[0019] In some embodiments, one or more of the surfaces defined by the various layers of the hose assembly 10 may be surface treated. Surface treatment on the exterior radial surface 14 of the tubular inner layer 12 can improve adhesion of an adjacent layer thereto. Suitable surface treatments include, but are not limited to, a coupling agent, a primer, and/or various other surface treatments such as physical, chemical, plasma, or corona etching. If applied, the surface treatment is typically applied to the exterior radial surface 14 of the tubular inner layer 12 to facilitate bonding of materials (e.g. a flame resistant material) thereto.

[0020] In various embodiments, the tubular inner layer 12 is electrically conductive. The tubular inner layer 12 can also include an integral conductor along a length of the tubular inner layer 12 for preventing buildup of electrical charge. As fluid flows through the tubular inner layer 12, electrical charges tend to build up throughout the length of the tubular inner layer 12. In order to prevent these electrical charges from accumulating, in various embodiments, the tubular inner layer 12 has the integral conductor which functions as an integral longitudinal conductive means coextensive with the length of the tubular inner layer 12 for conducting an electrical charge. In one specific embodiment, the integral conductor is a conductive strip of carbon black, e.g. the tubular inner layer 12 has a conductive strip of carbon black. Carbon black is electrically conductive and will dissipate any electrical charges built up by the fluid. This is done by using carbon black about the tubular inner layer 12. It should be appreciated that other conductive material may be used to form the integral conductor.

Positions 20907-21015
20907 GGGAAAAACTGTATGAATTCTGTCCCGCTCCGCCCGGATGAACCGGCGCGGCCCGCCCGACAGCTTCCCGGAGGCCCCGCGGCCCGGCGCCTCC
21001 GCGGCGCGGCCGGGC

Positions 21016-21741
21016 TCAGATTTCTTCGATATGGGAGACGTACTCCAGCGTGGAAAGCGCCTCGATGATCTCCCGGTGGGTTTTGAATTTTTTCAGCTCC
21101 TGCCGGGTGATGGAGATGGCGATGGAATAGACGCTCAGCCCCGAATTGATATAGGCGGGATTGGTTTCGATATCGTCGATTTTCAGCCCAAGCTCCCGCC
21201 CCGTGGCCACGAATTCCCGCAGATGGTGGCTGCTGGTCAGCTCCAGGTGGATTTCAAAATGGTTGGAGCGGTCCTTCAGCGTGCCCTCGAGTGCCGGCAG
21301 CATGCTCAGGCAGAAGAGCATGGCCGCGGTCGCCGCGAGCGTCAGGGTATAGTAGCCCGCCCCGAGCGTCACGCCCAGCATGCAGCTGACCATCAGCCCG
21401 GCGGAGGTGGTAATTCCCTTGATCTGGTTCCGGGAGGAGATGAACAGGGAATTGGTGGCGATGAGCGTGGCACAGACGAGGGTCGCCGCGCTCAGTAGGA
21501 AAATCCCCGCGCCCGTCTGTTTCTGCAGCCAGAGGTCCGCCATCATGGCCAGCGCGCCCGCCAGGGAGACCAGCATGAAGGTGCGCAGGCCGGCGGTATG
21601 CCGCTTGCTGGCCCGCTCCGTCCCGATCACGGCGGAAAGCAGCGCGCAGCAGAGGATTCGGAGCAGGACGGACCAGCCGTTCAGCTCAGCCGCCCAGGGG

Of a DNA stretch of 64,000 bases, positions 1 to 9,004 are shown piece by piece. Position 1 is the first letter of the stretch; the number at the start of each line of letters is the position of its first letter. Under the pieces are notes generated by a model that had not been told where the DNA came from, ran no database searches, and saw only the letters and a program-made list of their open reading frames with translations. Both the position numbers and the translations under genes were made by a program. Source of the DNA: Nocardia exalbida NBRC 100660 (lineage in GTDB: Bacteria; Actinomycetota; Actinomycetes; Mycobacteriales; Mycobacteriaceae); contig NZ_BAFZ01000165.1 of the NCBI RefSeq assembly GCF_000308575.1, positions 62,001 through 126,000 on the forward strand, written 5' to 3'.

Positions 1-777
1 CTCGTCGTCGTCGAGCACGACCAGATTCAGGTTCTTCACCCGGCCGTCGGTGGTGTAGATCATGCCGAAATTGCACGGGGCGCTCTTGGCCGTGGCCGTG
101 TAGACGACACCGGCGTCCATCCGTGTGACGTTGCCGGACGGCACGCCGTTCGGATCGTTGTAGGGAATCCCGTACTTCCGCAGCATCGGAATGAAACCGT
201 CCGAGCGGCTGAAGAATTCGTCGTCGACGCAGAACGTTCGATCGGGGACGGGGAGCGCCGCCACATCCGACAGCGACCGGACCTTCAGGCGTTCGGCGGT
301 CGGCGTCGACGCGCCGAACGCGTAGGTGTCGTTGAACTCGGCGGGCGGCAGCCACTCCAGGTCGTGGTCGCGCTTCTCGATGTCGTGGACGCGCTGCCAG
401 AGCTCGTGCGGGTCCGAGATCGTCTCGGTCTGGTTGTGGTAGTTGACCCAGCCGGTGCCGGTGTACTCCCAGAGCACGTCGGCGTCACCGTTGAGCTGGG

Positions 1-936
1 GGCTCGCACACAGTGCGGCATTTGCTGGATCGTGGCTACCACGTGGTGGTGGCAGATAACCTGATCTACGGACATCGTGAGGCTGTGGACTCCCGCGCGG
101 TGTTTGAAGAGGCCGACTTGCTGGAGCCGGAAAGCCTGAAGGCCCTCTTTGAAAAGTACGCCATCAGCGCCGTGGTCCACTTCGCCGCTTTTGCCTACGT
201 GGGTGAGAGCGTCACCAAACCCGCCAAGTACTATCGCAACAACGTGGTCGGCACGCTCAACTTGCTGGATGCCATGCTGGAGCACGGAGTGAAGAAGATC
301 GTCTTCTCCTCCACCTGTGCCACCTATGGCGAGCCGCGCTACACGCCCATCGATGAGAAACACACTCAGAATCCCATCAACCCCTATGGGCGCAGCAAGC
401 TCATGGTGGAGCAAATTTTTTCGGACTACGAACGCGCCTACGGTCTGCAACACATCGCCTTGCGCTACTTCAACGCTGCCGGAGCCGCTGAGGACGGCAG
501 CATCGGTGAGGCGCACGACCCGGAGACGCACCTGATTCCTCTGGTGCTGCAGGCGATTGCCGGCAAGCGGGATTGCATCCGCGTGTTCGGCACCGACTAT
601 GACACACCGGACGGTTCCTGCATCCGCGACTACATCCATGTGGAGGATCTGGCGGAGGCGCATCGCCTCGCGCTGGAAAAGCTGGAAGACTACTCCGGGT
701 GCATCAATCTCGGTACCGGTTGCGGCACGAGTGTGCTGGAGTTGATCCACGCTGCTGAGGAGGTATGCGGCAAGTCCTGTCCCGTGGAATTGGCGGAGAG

[0021] In one specific embodiment, the tubular inner layer 12 comprises PTFE formed from an inner material (e.g. conductive PTFE) and an outer material (e.g. non-conductive PTFE) and, thus, the interior radial surface 16 of the tubular inner layer 12 is conductive. Alternatively, the entire tubular inner layer 12 can comprise the conductive means, e.g. can be formed from conductive PTFE. Alternatively, the tubular inner layer 12 can comprise a conductive inner layer and a non-conductive outer layer, each layer comprising the same or different polymers.

[0022] Still referring to Figure 1, the hose assembly 10 further includes the flame resistant layer 18 for increasing the flammability resistance of the hose assembly 10. The flame resistant layer 18 is disposed about the exterior radial surface 14 of the tubular inner layer 12 and formed from a flame resistant material.

[0023] In describing the flame resistant layer 18 as disposed about the exterior radial surface 14 of the tubular inner layer 12, it should be understood that there may be one or more intermediate layers disposed between the tubular inner layer 12 and the flame resistant layer 18. In such embodiments, the flame resistant layer 18 is disposed about the exterior radial surface 14 of the tubular inner layer 12 with one or more intermediate layers disposed therebetween. For example, referring now to the hose assembly 10 of Figures 5 and 6, the embodiment shown includes the tubular inner layer 12, a reinforcing layer 20 disposed about the tubular inner layer 12, and the flame resistant layer 18 disposed about the reinforcing layer 20. Alternatively, it should also be understood that there may be additional layers disposed about the exterior radial surface 14 of the flame resistant layer 18. Of course, the hose assembly 10 can include one or more flame resistant layers 18.